CCL Surgery

Injuries to the CCL in dogs can be a result of trauma and degeneration.

CCL Stands for Cranial Cruciate Ligament

The cranial cruciate ligament (CCL), also called the ACL in humans, is a very important ligament in the canine knee. The CCL protects against 3 main forces: internal rotation, hyperextension, and cranial tibial thrust. Injuries to the CCL in dogs can be a result of trauma and degeneration. Most CCL ruptures in the dog are a result of degeneration. This supports the fact that 30-40% of dogs that rupture one CCL will eventually rupture the CCL in the opposite knee.

Cranial cruciate ligament tears can be partial or complete. The amount of clinical lameness (limping) seen does not differentiate partial from complete tears. However, partial tears tend to have episodes of severe lameness after a burst of activity that improves (but does not disappear) over the following 4-5 days as the inflammation in the knee subsides. Because partial tears typically progress to a complete tear, they are treated the same as a complete tear.

A torn CCL is a diagnosis made by a physical exam, not X-rays. However, X-rays are needed to demonstrate supportive evidence as well as evaluate joint swelling, the severity of osteoarthritis, joint angle (tibial plateau angle), and to rule out other causes of lameness. The three main physical exam findings most consistently identified in CCL rupture patients are joint swelling, instability (cranial drawer/cranial tibial thrust), and pain with hyperextension of the knee.

One of the largest differences between the human knee and the canine knee is the Tibial Plateau Angle (TPA). In humans, the TPA is 0-10 degrees, whereas in the dog the average TPA is about 25 degrees. During normal weight-bearing, the down forces through the knee are transmitted about perpendicular to the ground. (arrow).

However, since the TPA is sloped down the round portion of the femur is encouraged to slide down the tibial plateau (cranial tibial thrust) This motion is prevented with a normal intact CCL. With a torn CCL, this instability (cranial tibial thrust) is not prevented allowing the round portion of the femur to slide down the slope.
Instability in the knee from a torn CCL predisposes injury to a fibrocartilage structure between the femur and tibia called the medial meniscus. The meniscus functions to pick up the slack that is created from a round structure (femur) sitting on a flat surface (tibia). It helps to distribute forces over the joint surface more evenly. The reason the meniscus is at risk of damage is due to the fact that it is trapped on the top of the tibia by two ligaments. When instability from a torn CCL is present and the femur is allowed to move backward, a large amount of pressure is placed on the back portion of the medial meniscus which can result in a torn meniscus. Damage to the meniscus is evaluated and identified at the time of surgery. If there is a tear of the meniscus, the torn portion is removed. If the meniscus appears normal some surgeons will opt to release the meniscus while others choose to leave it intact. Even after the meniscus is evaluated and addressed at the time of surgery, there is a risk of future injury to the meniscus that could require a second surgery. This risk is small but will occur in about 5% of patients.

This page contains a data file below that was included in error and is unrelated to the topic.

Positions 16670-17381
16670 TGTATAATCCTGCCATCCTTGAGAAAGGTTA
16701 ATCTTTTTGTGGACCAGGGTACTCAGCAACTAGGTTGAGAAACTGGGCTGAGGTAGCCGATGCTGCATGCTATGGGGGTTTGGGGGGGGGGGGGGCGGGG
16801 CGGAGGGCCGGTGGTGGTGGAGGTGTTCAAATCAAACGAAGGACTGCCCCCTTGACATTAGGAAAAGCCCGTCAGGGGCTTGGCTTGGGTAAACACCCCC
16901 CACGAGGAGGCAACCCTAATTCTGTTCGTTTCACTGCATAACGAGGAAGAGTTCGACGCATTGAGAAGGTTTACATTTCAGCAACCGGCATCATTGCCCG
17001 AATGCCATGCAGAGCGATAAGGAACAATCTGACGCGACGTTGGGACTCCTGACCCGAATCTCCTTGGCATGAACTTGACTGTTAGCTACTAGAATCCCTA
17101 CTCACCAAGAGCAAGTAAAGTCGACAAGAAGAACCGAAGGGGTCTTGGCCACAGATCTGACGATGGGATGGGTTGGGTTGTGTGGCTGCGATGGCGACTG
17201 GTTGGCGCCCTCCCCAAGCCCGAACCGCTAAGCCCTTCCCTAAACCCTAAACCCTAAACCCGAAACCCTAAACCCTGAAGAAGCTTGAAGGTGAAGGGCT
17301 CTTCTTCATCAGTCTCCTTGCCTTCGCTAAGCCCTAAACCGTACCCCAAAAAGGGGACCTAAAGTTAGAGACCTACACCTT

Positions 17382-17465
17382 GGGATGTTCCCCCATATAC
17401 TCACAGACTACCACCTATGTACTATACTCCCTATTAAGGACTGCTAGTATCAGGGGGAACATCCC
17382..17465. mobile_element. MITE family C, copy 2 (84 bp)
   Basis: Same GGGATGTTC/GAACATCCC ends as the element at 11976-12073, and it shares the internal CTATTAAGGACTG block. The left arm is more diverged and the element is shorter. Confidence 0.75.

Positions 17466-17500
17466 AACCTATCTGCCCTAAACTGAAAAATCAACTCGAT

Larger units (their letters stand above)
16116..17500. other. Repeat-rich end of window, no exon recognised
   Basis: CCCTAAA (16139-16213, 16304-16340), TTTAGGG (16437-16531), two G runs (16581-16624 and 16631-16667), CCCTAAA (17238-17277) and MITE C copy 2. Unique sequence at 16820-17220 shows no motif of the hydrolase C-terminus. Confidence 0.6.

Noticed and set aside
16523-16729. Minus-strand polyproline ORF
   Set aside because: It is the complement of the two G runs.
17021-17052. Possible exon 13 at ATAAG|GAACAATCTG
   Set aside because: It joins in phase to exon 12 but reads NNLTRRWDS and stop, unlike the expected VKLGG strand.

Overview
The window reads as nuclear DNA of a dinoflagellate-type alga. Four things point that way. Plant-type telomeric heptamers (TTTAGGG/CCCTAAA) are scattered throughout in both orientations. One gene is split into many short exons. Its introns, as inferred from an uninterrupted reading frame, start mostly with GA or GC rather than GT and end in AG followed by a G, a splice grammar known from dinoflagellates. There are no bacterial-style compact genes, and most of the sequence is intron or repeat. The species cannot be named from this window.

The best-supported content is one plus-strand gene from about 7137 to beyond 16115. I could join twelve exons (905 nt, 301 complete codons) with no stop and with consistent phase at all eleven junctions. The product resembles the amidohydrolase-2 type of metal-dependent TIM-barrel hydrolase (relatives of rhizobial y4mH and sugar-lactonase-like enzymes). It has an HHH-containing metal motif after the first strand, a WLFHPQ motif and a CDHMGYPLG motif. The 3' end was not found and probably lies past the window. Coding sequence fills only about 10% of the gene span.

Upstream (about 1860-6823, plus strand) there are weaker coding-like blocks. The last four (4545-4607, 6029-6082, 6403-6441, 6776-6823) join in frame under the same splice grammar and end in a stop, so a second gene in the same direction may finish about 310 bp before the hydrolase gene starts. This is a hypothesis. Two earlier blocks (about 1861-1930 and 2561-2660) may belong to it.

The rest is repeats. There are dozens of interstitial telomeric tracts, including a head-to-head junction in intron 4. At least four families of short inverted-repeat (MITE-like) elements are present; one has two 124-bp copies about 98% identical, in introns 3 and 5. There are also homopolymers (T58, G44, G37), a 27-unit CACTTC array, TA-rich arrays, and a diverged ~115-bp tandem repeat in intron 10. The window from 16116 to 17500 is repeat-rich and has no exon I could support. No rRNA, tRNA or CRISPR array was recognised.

Once the joint has been “cleaned up” (torn CCL and meniscus addressed) we then move on to stabilizing the joint. There are several techniques available to repair the CCL. Two of the more common techniques used are the TPLO and MRIT (or Lateral Suture). The MRIT is a technique that utilizes a heavy non-absorbable suture and efficiently oriented scar tissue to create stability, whereas the TPLO requires a bone cut to stabilize the knee by altering the geometry in the knee. There are several factors that are considered when determining the best fit between the technique and the patient, including: size, age, activity level, anatomy, etc. The goal of the TPLO is to create weight-bearing stability by leveling the top of the tibia. A curved bone cut is made in the upper portion of the tibia, the tibial plateau is rotated along the curve (a calculated distance based on the slope of the tibial plateau) and stabilized in place with a bone plate and screws. By doing this the down forces of the leg are perpendicular to the tibial plateau which stabilizes the knee during weight-bearing.
The MRIT (also called “lateral suture”, “extracapsular technique”, “fabella suture”) is a technique that depends upon the use of a heavy suture and development of scar tissue for stabilization of the knee. A non-absorbable suture is placed around the fabella and passed through a hole that has been drilled through the front of the tibia. The suture provides initial holding strength but can loosen over time. However, the suture acts as a scaffold for the body to create scar tissue. The scar tissue develops in an efficient orientation to resist instability and, therefore, stabilizes the knee.


Recommendations for recovery from knee surgery can vary widely. Some encourage aggressive physical therapy starting the first week out of surgery and others focus on strict exercise restriction. Postoperative recommendations need to be tailored to each patient. In general, we recommend encouraging short stents of low impact weight-bearing on a leash for the first 6 weeks followed by increased duration and intensity of activity (on a leash) for the following 6 weeks. A radiograph is taken 10-12 weeks postoperatively to document bone healing for the TPLO. Once we have established a healed or progressively healing bone, higher impact activity can begin. It is not uncommon that intermittent lameness can be seen after trying new and more vigorous activities. Most dogs will work these “kinks” out during the fourth month postoperatively when higher impact activities begin.

Info on CCL Tears